Uncategorized

Four large signs likely in efforts to warn truckers about Vollmer Road viaduct

Long-range planning helped Homewood–Flossmoor District 233 pass its 13th consecutive balanced budget, according to Ken Parchem, the district’s business manager.

State funding has dropped the past five years, but the school board — working with Parchem — has managed to reduce expenses to meet the financial challenges. At its September board meeting, the board approved a budget of $53.4 million and gave kudos to Parchem for his outstanding work.

“For us it starts with long-range financial planning and (that) was developed with the concept of let’s prepare for the worst-case scenario,” Parchem explained. The school board agreed to create a 10-month reserve fund that currently has $43 million. 

“I like to say that despite all these challenges, we’re still having balanced budgets.  We know the state’s financial condition and it’s not going to get better, so let’s have a plan in place,” he added.  He is already strategizing for the 2016-17 budget with David Mayer, Jody Scariano and Tim Wenckus, the board’s finance committee members.

Parchem’s numbers show the 2015-16 budget has $52.82 million in revenues: $38.3 million in real estate taxes; $7.53 million in state aid; $3.6 million in other local revenue, including tuition from summer school, driver’s education fees, textbook rentals and food sales; and $3.37 million in restricted state and federal grants.

Expenses total $52.1 million, including salaries and benefits of more than $32 million, and $11.9 million for services, supplies and materials.

Parchem said the district works at keeping expenses down knowing that it won’t see much new revenue. Because of state-imposed tax caps, in place since 1995, property taxes only go up to meet the Consumer Price Index (CPI) or 5 percent — whichever is less. Parchem said this year that means tax revenues are only going up 1.5 percent to meet CPI.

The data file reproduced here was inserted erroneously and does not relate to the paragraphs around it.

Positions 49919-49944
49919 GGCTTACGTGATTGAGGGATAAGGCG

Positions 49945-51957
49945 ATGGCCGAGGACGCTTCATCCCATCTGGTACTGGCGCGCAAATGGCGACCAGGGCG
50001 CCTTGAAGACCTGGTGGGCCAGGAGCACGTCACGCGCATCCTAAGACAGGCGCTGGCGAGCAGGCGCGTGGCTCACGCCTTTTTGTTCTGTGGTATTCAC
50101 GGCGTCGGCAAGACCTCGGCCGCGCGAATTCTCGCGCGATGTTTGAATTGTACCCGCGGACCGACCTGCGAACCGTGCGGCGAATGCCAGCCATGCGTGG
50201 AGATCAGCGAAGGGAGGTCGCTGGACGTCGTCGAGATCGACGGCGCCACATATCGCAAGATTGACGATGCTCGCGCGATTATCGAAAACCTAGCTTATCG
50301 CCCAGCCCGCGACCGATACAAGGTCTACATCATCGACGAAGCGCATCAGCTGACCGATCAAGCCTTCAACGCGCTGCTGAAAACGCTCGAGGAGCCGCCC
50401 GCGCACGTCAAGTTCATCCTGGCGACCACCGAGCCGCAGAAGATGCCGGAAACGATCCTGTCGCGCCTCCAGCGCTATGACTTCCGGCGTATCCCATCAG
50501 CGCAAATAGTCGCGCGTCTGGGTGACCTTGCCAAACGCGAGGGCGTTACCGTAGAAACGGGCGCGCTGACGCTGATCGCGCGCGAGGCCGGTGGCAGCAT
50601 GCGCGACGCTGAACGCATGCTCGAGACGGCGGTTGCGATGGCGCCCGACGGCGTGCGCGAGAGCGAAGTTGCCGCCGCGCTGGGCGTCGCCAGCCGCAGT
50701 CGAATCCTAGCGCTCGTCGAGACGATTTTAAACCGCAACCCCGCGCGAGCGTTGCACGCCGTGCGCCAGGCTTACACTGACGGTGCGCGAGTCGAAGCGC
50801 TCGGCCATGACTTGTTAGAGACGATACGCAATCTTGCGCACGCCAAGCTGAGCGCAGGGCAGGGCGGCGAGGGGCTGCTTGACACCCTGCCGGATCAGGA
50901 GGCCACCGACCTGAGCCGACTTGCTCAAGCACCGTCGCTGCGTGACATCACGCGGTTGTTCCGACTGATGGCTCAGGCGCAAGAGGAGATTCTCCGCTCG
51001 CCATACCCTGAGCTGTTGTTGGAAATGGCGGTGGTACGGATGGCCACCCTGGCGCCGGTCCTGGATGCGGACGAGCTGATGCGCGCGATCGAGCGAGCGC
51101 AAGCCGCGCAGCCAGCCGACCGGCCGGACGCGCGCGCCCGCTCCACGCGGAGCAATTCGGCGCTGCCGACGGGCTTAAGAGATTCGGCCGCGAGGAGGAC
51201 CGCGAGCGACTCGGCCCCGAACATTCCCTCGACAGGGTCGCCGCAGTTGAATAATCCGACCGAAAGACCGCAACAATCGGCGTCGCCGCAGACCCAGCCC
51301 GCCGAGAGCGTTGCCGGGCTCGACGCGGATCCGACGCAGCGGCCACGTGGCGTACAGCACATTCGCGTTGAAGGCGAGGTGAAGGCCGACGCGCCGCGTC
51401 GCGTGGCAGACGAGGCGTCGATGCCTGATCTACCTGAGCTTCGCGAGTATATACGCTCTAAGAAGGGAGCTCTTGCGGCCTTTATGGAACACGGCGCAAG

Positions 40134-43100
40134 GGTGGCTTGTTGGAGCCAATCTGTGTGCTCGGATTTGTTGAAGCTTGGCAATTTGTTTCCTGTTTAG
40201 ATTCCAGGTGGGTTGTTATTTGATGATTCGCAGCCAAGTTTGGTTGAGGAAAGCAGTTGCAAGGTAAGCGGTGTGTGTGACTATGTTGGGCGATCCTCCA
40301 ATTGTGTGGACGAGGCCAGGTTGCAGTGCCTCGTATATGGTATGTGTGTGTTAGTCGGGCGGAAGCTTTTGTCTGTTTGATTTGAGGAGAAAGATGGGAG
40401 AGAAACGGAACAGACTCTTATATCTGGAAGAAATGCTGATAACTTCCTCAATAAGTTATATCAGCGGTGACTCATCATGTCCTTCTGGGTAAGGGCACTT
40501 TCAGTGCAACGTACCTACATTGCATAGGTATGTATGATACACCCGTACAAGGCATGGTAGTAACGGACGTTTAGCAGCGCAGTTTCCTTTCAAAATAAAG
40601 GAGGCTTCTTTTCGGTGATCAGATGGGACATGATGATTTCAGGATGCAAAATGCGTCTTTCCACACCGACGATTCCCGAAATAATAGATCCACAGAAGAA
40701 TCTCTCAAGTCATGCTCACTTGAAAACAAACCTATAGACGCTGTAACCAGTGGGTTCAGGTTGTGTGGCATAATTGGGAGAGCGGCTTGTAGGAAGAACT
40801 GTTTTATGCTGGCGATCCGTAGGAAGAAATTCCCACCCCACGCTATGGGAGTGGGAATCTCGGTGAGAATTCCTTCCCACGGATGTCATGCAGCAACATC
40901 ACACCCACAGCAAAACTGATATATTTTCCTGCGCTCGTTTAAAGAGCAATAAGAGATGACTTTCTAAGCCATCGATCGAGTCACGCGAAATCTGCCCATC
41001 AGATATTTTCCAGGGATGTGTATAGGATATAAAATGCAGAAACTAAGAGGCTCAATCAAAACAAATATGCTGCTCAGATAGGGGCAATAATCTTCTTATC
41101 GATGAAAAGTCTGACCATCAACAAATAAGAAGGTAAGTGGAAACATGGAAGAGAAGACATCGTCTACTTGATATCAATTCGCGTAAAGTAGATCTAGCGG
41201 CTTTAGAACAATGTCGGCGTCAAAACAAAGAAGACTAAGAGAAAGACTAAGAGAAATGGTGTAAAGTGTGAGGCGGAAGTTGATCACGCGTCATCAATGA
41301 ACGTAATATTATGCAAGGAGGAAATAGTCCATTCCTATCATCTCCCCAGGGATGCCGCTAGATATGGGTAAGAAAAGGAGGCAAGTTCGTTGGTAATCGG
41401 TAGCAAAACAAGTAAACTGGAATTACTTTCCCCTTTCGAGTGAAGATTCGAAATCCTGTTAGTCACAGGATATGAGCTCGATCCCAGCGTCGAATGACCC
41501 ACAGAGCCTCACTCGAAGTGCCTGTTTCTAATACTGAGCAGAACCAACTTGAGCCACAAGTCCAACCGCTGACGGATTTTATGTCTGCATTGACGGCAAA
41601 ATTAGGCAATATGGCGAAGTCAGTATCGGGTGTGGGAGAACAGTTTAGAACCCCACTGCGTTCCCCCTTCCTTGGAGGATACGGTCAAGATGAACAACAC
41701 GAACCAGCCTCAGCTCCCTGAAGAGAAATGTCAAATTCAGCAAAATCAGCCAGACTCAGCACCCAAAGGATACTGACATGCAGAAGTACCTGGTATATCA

And the district has been hit hard by state aid reduction. The state promises to support with $6,119 in state aid the education of each child in Illinois. That is called the foundation level. That number has not risen since 2009-10. Even with the foundation level frozen, the state has consistently reduced its share of support.

“The last time we got full support from the state was in 2009,” Parchem said, when H-F received $8.38 million in state aid. Every year since, state aid has dropped. This year, the district is receiving just $7.6 million—just 87 percent of what the state promised.

Parchem will continue his long-range forecasting to develop future H-F budgets.

“I’ll use current state numbers and forecast to the best of our knowledge; five years is a long enough window,” he said.

Parchem hopes to continue the H-F track record of AAA ratings from Standard & Poor’s. The district is one of only 69 school districts in the country to receive this rating. That highest designation was essential when the district sold bonds in 2010 to finance its sports and recreation center that opened in 2014.

H-F also received the “financial recognition” designation from the State of Illinois 10 of the past 12 years.  This is the highest financial score awarded by the state.

Community Calendar

News by email

Subscribe to The Latest (daily headlines email)

* indicates required

View previous campaigns.

Free weekly newsletter

Subscribe to The Weeks (weekly newsletter)

* indicates required
Most read stories this week